At Apple's WWDC 2017 Craig Federighi (AKA Hair Force One) announced some pretty choice upgrades to Apple Pay — upgrades that put it in direct competition with Venmo, Square, Facebook and Google.
Image credit: Patrick Lucas Austin
Apple Pay now supports person-to-person money transfers exclusively through Apple Messages, and will analyse your messages to suggest when you should pay someone if the conversation turns to how much you spent drinking at McSorley's (though come on, I think you know when someone's asking for dough).
Peer-to-peer payments apps such as Venmo, Square Cash, and even Facebook Messenger's payment service are all platform-agnostic, meaning you can send cash from an iOS or Android device, though you'll need to convince someone to download and register for said service (Square Cash only needs your bank card), which means pulling out your credit card yet again to register for the privilege to pay someone else. That's a barrier Apple doesn't have to overcome, especially since, according to the company, its Apple Pay service is the number one contactless payment service on mobile devices.
Apple also has the advantage of a more ubiquitous smart-payment presence than the competition. Coupled with the fact that a majority of the over 800 million iTunes accounts have active credit cards attached, Apple Pay might soon be the de facto method for paying friends, just as the App Store was the gold standard for app ecosystems.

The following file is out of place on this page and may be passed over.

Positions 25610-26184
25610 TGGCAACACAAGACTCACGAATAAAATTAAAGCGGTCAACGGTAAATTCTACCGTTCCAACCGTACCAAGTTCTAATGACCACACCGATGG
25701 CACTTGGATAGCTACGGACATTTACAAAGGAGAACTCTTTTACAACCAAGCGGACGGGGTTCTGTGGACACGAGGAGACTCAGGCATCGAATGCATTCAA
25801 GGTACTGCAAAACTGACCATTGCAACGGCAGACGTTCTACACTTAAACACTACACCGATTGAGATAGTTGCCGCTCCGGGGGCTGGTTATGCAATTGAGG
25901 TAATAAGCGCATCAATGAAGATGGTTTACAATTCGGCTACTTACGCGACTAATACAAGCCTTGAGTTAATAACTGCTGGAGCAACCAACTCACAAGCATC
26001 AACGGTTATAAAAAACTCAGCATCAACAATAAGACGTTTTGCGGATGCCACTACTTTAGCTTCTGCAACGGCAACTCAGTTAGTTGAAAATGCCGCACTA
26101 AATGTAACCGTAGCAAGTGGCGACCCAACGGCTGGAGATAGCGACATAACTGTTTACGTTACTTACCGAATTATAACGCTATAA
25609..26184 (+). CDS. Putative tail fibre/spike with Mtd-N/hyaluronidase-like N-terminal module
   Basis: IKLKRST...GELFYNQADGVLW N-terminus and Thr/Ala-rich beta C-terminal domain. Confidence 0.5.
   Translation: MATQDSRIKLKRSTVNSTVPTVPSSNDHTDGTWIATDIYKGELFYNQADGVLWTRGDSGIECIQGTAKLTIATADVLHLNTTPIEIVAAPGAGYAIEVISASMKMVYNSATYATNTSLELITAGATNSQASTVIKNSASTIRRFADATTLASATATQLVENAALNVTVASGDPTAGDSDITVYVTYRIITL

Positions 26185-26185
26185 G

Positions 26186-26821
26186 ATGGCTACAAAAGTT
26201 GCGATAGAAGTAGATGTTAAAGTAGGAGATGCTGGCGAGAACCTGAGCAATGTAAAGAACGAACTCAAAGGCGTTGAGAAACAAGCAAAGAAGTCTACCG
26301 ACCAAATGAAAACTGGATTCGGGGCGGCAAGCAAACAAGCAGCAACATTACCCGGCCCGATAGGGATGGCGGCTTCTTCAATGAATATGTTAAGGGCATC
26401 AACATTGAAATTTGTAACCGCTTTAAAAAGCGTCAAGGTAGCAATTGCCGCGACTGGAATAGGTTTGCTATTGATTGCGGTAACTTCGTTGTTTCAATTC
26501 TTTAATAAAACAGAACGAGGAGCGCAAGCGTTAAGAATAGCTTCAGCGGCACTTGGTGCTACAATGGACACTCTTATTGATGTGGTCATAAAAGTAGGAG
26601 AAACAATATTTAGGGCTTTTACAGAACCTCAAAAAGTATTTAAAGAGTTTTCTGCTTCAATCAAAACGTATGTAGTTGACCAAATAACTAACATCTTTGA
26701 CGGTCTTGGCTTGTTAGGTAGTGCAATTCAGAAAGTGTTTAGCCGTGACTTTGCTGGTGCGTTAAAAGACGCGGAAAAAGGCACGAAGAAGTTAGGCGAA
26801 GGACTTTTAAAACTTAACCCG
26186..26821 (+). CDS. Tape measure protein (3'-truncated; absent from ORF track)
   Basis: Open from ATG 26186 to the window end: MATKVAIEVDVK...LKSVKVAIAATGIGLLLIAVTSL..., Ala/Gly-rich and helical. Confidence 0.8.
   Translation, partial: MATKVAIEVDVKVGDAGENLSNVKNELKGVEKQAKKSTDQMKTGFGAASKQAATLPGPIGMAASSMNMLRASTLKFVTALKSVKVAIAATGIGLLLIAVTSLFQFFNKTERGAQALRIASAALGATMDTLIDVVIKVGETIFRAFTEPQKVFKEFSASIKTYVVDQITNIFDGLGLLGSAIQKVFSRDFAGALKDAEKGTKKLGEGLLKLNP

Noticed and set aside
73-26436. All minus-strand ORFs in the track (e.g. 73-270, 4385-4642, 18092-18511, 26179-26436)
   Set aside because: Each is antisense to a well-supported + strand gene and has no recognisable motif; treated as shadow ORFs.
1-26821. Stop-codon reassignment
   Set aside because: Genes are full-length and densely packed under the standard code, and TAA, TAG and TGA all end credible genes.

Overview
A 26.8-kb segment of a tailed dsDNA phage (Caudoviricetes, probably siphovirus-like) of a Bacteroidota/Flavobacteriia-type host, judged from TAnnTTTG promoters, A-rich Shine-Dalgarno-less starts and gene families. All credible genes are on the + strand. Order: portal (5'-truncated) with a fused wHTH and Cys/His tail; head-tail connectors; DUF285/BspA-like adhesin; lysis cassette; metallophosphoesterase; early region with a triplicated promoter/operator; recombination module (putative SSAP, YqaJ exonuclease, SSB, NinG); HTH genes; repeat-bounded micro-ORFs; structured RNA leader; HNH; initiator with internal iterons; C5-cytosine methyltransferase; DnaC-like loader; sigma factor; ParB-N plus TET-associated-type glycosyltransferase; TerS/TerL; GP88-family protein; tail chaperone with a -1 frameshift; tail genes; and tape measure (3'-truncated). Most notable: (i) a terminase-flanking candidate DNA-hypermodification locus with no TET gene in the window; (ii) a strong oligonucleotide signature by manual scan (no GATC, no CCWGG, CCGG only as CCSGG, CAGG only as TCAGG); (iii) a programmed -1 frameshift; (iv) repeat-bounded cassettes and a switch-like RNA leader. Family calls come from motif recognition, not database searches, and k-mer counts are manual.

Money sent and received through Apple Pay will reside on the company's new Apple Pay Cash Card, which lets you send that cash to other people, use said dough to make other Apple Pay purchases, and yes, transfer to your traditional bank account. It's an iMessage app, and uses TouchID to authenticate the payment. It's still unclear whether or not you can send money to folks not using an iOS device, which could make drinking with friends a little more awkward if they are on Android devices. Then again, you could always get new friends, or convince them to get new phones.
The service isn't perfect, of course. There's currently no information on whether you can send or receive cash from groups of friends like you can in Facebook Messenger, nor is there any info on associated fees with sending money through Apple Pay. You might already have a peer-to-peer payment system in your life, and that's just fine. Apple's new payment service isn't for everyone.